For example, the winning margin markets might offer odds of 2/1 on Australia winning the match by 1-10 points. Meanwhile, you can get odds of England winning the match by 1-5 points at a price of 4/1.

If you bet on both markets with the same stake, you effectively place a single bet that will pay out a profit no matter which team wins the match - so long as the difference in final scores falls within the relevant 15-point margin.

For example, say you bet £1 on a 1-10 point win by Australia and £1 on a 1-5 point win by England.

You'll make a profit of £4 if England wins and a profit of £1 if Australia wins.

When considering a winning margin bet, keep an eye on the weather. If rain is forecast, this type of bet becomes an even better option. Rainy weather will reliably decrease the winning margin in a rugby match because a wet ball and field make it much harder to score tries.

Markets to stay away from

The markets and betting options discussed provide you with a simple way of making a profit from your bets on the Rugby World Cup.

In addition, you should be aware of markets in which your bets are unlikely to be successful, even if they might tempt you to test your rugby knowledge.

We recommend avoiding the following markets:

  • top tournament tryscorer: selecting the top tryscorer is much more difficult than it sounds. You might be tempted to pick one of the superstar backline players at the tournament. However, other factors are often more important than form or reputation. The number of tries scored will depend on selection decisions by the team more than on anything else.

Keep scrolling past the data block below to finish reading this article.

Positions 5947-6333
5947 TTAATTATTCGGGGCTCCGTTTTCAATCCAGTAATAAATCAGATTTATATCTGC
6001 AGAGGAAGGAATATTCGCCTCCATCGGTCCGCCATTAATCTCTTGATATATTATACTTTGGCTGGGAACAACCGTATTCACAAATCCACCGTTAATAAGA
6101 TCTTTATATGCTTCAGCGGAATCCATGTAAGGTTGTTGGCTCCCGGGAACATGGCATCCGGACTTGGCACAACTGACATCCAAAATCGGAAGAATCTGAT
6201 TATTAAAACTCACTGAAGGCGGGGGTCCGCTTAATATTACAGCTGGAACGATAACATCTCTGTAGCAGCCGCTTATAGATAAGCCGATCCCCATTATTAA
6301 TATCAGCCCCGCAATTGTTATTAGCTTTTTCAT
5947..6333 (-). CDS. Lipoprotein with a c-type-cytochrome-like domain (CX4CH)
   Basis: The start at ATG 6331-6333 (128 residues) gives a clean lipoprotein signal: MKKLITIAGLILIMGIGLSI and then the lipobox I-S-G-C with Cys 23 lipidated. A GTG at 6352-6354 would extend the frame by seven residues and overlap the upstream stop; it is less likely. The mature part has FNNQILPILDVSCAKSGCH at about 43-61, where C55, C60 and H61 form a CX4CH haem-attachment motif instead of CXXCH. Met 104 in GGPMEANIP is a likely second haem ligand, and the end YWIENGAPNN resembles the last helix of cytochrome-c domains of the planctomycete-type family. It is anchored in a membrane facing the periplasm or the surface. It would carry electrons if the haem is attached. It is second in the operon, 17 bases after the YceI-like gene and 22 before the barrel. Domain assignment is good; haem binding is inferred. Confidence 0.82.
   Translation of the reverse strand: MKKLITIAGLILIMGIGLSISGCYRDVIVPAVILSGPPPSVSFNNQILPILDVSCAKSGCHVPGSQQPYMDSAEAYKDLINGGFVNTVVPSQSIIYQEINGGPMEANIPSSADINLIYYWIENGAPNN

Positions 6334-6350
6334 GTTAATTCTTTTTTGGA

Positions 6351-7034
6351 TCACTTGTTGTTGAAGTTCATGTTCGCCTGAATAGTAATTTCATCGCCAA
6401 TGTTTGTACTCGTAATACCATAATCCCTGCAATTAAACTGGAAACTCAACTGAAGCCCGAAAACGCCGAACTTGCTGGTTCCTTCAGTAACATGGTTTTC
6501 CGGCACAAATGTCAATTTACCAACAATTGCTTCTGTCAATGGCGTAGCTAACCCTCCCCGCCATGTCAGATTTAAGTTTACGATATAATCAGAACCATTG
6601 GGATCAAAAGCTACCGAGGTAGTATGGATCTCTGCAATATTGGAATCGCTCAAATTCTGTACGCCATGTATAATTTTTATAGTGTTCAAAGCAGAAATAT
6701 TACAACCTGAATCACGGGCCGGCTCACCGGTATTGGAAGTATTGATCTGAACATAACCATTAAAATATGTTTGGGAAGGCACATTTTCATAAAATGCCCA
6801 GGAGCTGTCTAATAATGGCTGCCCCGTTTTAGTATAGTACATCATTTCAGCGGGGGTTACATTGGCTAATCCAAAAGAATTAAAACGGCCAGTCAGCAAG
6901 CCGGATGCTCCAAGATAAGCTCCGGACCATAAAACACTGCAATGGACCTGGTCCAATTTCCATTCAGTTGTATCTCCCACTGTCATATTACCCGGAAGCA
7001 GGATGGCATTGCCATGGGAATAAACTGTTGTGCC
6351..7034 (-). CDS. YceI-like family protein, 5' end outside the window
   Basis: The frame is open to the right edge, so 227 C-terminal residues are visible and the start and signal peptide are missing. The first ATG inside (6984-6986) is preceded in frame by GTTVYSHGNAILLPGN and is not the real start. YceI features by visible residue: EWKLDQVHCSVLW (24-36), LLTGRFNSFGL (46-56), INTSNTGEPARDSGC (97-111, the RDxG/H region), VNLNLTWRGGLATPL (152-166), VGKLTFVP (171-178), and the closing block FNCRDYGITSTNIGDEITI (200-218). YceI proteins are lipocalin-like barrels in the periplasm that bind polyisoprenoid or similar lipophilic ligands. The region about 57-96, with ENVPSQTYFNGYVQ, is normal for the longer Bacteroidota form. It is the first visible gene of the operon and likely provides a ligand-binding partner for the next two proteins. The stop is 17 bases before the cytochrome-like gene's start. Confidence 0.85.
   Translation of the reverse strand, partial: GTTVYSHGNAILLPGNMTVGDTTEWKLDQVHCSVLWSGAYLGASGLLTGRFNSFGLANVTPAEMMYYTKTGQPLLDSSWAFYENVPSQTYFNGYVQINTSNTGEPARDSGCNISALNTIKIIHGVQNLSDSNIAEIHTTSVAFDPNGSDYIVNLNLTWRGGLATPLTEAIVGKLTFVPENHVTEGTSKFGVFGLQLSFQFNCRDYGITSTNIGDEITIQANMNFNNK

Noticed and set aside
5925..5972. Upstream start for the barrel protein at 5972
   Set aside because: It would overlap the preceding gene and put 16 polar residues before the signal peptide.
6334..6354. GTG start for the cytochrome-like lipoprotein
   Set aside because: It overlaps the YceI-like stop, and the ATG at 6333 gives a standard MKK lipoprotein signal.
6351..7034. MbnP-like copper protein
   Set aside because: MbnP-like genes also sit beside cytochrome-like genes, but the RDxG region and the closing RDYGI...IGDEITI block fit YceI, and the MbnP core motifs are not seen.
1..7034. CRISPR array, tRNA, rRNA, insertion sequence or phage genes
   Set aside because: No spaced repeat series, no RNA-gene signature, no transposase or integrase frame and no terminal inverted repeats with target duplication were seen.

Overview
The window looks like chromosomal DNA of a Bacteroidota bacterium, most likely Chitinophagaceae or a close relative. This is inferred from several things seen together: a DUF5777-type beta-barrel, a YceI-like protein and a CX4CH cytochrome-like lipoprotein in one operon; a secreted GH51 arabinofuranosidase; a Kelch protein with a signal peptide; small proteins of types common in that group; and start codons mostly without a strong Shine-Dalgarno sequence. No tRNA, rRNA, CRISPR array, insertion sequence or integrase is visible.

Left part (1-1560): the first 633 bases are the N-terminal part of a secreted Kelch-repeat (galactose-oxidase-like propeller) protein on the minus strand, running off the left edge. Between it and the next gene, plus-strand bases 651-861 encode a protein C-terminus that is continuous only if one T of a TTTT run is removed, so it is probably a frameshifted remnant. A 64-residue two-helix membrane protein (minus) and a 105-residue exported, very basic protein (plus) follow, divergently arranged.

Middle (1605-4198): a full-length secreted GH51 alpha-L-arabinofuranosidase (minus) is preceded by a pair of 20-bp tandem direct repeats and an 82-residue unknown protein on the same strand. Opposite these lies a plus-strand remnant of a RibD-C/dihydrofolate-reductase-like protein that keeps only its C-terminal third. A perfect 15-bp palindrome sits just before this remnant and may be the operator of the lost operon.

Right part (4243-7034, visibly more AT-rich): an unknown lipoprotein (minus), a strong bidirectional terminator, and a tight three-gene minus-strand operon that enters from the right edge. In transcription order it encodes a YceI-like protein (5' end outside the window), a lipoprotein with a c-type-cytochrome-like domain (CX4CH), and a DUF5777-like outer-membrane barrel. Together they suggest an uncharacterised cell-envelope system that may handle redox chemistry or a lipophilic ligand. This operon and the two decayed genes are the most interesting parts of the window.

A top player picked to play against a minnow has a good chance of increasing his try count, but could just as easily be kept on the bench to avoid risking injury against a lower-ranked team. This could mean that a second-string backline player is the one who runs out onto the park and scores a hat trick.
     

  • first/last tryscorer: tryscorer bets are equally tricky, particularly if no anytime tryscorer option is available. Even the best players are unlikely to score at an average of over a try a game, and the chances of these players putting the first try on the board are much lower than the odds are likely to reflect. Anytime tryscorer bets are a much better option, particularly when an in-form backline player is fielded against a lower-ranked side.